Mahmoud Darwish is dead, but the voice of the Palestinian resistance will live on in all of us
The Guardian, Tuesday August 12 2008
"......He was seven when - in the Nakba of 1948 - he fled from Birweh, his village in the Galilee. At the age of 12, living in Deir el-Asad, in what had become Israel, with a reputation as a precocious child poet, he was asked to compose a poem for a public reading. The occasion was the celebration of Israel's "Independence Day" and the poem he read described the feelings of a child who returns to his town to find other people sleeping in his bed, tilling his father's lands. He was summoned to the military governor who told him that if he continued to write subversive material his father's work permit would be revoked. That incident set the tone, I think, for Darwish's life.........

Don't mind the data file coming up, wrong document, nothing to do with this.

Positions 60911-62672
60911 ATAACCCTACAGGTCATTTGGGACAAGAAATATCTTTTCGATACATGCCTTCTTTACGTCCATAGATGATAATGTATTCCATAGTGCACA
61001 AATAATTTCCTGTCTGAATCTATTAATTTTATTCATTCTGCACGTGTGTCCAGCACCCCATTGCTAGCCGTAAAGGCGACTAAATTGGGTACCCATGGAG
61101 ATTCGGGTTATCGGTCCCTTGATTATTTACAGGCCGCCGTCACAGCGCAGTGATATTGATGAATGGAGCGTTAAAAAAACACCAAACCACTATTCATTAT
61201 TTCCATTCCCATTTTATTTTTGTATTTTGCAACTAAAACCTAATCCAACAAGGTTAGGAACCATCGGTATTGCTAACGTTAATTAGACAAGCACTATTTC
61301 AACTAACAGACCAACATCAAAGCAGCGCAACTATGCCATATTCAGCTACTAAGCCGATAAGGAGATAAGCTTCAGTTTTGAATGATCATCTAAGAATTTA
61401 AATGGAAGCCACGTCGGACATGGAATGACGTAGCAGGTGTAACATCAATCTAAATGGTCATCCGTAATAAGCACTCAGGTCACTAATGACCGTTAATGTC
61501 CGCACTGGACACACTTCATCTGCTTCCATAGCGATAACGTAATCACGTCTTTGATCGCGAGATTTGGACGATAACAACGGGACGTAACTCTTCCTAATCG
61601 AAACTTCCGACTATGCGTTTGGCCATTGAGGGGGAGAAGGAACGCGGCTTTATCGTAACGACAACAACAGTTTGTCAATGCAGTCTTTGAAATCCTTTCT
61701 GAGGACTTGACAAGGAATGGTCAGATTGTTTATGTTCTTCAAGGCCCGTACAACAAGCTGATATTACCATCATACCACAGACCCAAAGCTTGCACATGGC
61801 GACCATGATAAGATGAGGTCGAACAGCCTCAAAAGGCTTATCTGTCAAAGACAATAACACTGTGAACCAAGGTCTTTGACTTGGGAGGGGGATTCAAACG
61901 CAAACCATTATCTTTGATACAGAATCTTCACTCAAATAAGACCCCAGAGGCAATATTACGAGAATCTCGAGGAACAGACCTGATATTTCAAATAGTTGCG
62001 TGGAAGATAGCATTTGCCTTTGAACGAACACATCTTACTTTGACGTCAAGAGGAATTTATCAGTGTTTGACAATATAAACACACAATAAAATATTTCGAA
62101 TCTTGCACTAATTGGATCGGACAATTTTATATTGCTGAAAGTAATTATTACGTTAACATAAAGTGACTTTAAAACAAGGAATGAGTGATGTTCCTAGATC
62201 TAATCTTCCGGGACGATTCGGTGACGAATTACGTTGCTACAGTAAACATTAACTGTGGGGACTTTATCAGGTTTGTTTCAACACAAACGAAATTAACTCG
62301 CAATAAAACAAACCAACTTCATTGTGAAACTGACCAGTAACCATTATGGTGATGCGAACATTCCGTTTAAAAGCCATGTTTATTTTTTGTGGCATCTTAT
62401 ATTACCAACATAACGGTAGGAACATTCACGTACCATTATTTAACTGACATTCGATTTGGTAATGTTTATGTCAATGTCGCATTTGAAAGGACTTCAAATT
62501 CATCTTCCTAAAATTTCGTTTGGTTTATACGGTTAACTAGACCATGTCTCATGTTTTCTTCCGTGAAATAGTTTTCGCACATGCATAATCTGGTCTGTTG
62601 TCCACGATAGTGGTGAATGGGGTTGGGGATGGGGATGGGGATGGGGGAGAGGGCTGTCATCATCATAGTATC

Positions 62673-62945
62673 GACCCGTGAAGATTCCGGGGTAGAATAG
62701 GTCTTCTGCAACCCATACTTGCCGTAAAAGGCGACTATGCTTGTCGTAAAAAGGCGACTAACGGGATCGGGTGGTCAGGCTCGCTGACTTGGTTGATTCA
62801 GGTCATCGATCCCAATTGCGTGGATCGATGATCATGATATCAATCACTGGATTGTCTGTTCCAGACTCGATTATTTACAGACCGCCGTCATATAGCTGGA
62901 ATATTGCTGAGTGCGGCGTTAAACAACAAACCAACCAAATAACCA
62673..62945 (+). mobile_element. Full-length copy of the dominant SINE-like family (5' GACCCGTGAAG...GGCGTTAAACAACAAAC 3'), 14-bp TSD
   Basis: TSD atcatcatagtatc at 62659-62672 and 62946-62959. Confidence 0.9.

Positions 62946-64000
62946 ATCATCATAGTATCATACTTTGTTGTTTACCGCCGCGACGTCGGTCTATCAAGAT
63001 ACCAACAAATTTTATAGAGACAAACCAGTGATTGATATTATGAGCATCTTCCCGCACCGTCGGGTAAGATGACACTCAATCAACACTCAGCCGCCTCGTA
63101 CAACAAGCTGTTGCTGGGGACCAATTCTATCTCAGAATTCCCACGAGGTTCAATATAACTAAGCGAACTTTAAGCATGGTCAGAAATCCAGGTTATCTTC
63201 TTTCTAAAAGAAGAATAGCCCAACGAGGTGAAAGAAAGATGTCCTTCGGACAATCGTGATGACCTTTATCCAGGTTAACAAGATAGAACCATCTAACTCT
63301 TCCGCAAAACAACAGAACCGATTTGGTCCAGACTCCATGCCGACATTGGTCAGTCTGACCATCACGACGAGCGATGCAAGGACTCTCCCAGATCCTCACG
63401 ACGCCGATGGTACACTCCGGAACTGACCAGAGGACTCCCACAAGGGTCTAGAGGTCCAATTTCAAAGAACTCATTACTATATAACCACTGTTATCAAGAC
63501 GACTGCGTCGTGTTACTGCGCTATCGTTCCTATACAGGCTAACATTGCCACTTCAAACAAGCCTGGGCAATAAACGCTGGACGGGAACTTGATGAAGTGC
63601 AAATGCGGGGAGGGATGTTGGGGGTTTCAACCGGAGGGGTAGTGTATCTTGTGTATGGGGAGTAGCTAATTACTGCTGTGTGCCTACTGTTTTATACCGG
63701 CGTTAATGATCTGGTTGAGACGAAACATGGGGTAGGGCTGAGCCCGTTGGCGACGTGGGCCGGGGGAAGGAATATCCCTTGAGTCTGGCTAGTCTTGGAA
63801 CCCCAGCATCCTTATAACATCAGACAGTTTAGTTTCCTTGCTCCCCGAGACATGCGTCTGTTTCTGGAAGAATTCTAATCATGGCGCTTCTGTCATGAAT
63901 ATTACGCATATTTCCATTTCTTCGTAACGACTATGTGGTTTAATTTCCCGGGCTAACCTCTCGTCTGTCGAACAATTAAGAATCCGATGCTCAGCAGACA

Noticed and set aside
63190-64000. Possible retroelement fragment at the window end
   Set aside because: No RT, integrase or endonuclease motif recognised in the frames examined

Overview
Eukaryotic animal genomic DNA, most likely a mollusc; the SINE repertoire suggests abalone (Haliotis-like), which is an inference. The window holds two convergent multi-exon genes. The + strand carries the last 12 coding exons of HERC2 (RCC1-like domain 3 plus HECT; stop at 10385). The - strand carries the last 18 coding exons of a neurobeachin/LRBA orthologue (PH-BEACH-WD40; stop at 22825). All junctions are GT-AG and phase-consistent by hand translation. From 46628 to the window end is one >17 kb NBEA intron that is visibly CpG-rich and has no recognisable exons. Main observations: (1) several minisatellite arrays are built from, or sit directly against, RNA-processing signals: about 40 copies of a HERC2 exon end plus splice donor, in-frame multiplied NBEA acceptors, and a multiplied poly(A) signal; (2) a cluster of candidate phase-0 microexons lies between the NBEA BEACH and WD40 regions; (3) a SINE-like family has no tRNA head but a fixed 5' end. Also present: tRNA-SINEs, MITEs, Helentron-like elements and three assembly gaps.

Darwish ended his address to the Palestine Festival with the words: "Know that we are still here; that we live." Obituaries in the Arab newspapers are mourning the last poet who could fill a football stadium. But Darwish lives in us and in his poetry. He lives also in the work of younger Arab poets who will soon be filling football stadiums. They are his disciples. And they are still here."